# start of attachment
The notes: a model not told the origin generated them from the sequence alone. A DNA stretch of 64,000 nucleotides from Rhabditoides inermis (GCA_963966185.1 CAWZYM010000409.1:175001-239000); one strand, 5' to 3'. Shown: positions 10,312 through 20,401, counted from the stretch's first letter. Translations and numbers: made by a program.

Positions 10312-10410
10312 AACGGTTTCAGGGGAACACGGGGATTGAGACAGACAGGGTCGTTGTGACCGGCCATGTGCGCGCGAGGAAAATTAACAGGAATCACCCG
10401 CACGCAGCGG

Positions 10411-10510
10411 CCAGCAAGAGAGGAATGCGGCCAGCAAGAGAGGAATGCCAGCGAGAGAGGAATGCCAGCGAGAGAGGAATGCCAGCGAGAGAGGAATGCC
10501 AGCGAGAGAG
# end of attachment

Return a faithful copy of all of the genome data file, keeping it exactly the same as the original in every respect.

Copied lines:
The notes: a model not told the origin generated them from the sequence alone. A DNA stretch of 64,000 nucleotides from Rhabditoides inermis (GCA_963966185.1 CAWZYM010000409.1:175001-239000); one strand, 5' to 3'. Shown: positions 10,312 through 20,401, counted from the stretch's first letter. Translations and numbers: made by a program.

Positions 10312-10410
10312 AACGGTTTCAGGGGAACACGGGGATTGAGACAGACAGGGTCGTTGTGACCGGCCATGTGCGCGCGAGGAAAATTAACAGGAATCACCCG
10401 CACGCAGCGG

Positions 10411-10510
10411 CCAGCAAGAGAGGAATGCGGCCAGCAAGAGAGGAATGCCAGCGAGAGAGGAATGCCAGCGAGAGAGGAATGCCAGCGAGAGAGGAATGCC
10501 AGCGAGAGAG